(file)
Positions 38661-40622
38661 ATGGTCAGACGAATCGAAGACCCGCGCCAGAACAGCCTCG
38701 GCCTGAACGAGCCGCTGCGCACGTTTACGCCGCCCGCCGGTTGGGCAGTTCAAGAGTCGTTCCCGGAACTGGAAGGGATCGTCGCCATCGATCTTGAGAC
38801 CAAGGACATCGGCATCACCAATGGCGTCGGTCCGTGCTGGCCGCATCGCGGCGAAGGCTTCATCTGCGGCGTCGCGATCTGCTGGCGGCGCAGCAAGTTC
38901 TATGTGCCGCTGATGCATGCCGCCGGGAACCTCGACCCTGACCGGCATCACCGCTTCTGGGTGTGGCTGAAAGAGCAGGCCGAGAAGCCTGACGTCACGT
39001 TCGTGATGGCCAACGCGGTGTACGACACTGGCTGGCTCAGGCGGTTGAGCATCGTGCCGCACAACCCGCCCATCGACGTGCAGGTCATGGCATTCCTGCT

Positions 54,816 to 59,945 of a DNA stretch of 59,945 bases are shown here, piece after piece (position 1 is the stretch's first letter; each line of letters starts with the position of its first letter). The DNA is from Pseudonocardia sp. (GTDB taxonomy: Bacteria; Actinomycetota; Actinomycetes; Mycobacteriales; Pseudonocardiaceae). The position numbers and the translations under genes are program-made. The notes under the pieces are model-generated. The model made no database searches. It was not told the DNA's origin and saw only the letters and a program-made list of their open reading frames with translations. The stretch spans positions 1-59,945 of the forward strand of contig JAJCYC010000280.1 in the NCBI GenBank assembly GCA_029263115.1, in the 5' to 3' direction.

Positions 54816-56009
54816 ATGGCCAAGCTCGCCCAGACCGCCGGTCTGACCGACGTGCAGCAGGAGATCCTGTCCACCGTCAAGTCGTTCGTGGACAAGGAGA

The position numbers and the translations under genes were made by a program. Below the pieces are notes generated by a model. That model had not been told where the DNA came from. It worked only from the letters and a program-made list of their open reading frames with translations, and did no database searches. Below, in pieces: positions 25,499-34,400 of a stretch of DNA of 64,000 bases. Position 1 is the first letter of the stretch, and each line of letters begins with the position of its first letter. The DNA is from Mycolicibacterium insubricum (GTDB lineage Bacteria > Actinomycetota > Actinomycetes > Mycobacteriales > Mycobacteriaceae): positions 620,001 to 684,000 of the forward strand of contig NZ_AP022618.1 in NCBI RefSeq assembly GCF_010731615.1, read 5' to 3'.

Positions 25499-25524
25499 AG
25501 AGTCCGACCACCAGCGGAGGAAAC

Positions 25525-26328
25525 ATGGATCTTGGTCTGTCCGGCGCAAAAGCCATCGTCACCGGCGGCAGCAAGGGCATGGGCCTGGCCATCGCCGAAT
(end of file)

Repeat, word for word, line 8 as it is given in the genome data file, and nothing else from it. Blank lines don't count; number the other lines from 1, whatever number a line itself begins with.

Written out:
Positions 54816-56009